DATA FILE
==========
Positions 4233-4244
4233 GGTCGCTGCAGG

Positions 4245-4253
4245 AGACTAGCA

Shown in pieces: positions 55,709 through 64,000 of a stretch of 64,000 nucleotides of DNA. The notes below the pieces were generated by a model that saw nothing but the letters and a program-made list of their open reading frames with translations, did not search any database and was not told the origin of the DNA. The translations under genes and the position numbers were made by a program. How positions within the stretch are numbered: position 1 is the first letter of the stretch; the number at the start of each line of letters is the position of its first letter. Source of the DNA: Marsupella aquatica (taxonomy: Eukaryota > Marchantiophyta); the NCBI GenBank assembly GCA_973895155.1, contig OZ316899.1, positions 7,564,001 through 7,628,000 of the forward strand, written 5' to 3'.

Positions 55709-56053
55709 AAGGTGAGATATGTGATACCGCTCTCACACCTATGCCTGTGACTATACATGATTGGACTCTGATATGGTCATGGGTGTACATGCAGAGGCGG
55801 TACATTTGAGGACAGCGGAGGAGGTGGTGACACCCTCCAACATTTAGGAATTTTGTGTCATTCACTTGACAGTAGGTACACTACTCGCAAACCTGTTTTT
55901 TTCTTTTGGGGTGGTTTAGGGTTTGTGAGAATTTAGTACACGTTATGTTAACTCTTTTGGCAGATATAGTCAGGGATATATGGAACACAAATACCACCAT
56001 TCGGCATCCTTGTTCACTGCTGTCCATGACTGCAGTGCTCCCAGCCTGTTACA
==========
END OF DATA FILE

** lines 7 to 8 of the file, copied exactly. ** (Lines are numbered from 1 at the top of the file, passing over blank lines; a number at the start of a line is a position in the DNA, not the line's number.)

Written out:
55709 AAGGTGAGATATGTGATACCGCTCTCACACCTATGCCTGTGACTATACATGATTGGACTCTGATATGGTCATGGGTGTACATGCAGAGGCGG
55801 TACATTTGAGGACAGCGGAGGAGGTGGTGACACCCTCCAACATTTAGGAATTTTGTGTCATTCACTTGACAGTAGGTACACTACTCGCAAACCTGTTTTT